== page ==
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Food Placement and Traffic Light Labeling To Reduce Caloric Intake in Employee Cafeteria

MedicalResearch.com Interview with:

Anne Thorndike, MD, MPH Massachusetts General Hospital General Internal Medicine Division Boston, MA 02114

Dr. Thorndike

Anne Thorndike, MD, MPH
Massachusetts General Hospital
General Internal Medicine Division
Boston, MA 02114

MedicalResearch.com: What is the background for this study?

Response: Nearly one-third of the 150 million US adults who are employed are obese. Employees frequently eat meals acquired at work, and workplace food is often high in calories. Effective strategies for reducing non-nutritive energy intake during the workday could help address the rising prevalence of obesity.

Simplified labeling, such as traffic-light labels, provide understandable information about the relative healthfulness of food and can be placed on menu boards, shelf labels, and individual packages to help employees make healthier choices. Choice architecture (e.g., product placement) interventions make it easier and more convenient for employees to choose a healthy item. It is unknown if labeling interventions are associated with sustained reductions in calorie intake, or if there are only temporary effects after which most people revert to higher-calorie choices.

A previous study demonstrated that a hospital cafeteria traffic-light labeling and choice architecture program resulted in a higher proportion of healthy green-labeled purchases and lower proportion of unhealthy red-labeled purchases over two years. The current study analyzed calories purchased by a longitudinal cohort of 5,695 hospital employees who used the cafeteria regularly. The study examined changes in calories purchased over time and hypothesized the effect of the change in calorie intake on employees’ weight.

MedicalResearch.com: What are the main findings? 

Response: During the 3-month baseline period before the traffic light labeling and choice architecture, employees’ cafeteria purchases had an average of 565 calories per transaction. One year after the program started, this had decreased by 19 calories per transaction, and at two years, this had decreased by 35 calories per transaction, a 6.2% reduction relative to baseline. The largest reduction occurred for the unhealthy red-labeled items, decreasing 42 calories per transaction at two years from 183 calories at baseline, a 23% relative reduction. The healthiest green-labeled items increased 6 calories per transaction from 152 calories, a 4.0% relative increase from baseline.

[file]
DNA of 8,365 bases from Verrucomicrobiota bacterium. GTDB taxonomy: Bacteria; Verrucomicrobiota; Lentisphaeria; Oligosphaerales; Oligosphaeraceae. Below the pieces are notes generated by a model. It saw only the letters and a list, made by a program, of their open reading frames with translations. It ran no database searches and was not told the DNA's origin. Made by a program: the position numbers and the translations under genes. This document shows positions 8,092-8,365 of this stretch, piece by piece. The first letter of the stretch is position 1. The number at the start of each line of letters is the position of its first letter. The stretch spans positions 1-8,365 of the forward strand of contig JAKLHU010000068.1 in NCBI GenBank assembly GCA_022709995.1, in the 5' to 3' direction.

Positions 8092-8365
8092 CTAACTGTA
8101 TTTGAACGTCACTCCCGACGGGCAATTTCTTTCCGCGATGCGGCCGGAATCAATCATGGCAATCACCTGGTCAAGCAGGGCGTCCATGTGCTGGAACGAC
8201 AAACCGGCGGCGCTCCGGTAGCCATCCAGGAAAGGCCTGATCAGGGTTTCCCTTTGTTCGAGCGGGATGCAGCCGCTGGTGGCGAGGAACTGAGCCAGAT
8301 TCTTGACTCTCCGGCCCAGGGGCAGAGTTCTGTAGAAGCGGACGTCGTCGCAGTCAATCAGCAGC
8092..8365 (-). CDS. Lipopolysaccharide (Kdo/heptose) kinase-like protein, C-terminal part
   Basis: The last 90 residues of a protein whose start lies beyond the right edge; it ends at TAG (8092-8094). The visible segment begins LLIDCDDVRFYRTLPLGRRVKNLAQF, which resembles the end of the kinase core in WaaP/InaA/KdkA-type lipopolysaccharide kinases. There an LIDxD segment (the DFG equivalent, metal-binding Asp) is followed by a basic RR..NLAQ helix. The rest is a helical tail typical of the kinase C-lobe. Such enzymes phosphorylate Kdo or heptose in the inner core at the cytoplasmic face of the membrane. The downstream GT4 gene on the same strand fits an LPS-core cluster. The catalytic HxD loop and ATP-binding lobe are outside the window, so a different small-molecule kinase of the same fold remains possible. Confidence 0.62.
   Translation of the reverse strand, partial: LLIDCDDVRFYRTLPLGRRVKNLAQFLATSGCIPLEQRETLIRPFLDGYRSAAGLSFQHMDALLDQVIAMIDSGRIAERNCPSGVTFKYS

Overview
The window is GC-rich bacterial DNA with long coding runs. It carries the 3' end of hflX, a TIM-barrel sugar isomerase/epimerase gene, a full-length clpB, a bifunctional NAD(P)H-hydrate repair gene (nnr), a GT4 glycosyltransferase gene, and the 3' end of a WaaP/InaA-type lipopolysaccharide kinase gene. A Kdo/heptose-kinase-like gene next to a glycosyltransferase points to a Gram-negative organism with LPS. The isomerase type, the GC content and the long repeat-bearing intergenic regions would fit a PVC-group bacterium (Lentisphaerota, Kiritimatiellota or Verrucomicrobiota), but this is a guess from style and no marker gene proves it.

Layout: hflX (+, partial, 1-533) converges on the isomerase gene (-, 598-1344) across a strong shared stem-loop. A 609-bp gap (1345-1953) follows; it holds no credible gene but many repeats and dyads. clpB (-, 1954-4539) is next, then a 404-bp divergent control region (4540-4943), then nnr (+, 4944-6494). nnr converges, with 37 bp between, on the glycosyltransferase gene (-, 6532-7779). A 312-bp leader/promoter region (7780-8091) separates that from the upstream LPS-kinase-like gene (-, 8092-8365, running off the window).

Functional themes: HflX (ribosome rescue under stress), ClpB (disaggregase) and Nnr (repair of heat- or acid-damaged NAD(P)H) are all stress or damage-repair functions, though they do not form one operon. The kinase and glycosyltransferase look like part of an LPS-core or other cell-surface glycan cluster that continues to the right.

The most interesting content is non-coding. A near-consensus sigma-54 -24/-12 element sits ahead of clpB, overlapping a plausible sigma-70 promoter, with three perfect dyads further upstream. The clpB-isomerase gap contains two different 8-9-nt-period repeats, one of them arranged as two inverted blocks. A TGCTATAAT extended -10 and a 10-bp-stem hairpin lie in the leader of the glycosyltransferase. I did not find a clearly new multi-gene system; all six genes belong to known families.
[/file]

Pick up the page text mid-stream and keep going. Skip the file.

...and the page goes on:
Among 453 frequent purchasers who had 36 or more transactions every quarter over two years, the total number of calories purchased during baseline was 41,784, and this decreased an average of 4,275 calories per quarter over two years. Assuming these employees had no compensatory changes in diet or physical activity, this equated to a reduction of 47 calories per day and estimated a 2.0 kg weight loss over 3 years. 

MedicalResearch.com: What should readers take away from your report?

Response: This is the first study to evaluate longitudinal objective food purchasing data to demonstrate that a simple food labeling and choice architecture intervention was associated with sustained reductions in the calories of food purchased. Results of this study suggest that employees who used the workplace cafeteria most frequently could have lost weight or, more conservatively, avoided weight gain over 3 years. These findings support broader implementation of healthy eating interventions in other large workplaces, particularly hospitals and healthcare settings, to address the unprecedented levels of obesity and obesity-related chronic diseases in the US and worldwide.

MedicalResearch.com: What recommendations do you have for future research as a result of this work?

Response: The next step in this research is to measure changes in health outcomes of employees who are exposed to workplace healthy eating programs to determine if changes in dietary intake at work lead to changes in cardiometabolic risk factors, such as blood pressure, cholesterol, and hemoglobin A1c. It is also important to test the effectiveness of these interventions in other non-healthcare and more rural workplace settings. 

This research was funded in part by the NIH R01 grant HL125486. 


Thorndike AN, Gelsomin ED, McCurley JL, Levy DE. Calories Purchased by Hospital Employees After Implementation of a Cafeteria Traffic Light–Labeling and Choice Architecture Program. JAMA Netw Open. Published online July 10, 20192(7):e196789. doi:10.1001/jamanetworkopen.2019.6789

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Jul 11, 2019 @ 2:19 am




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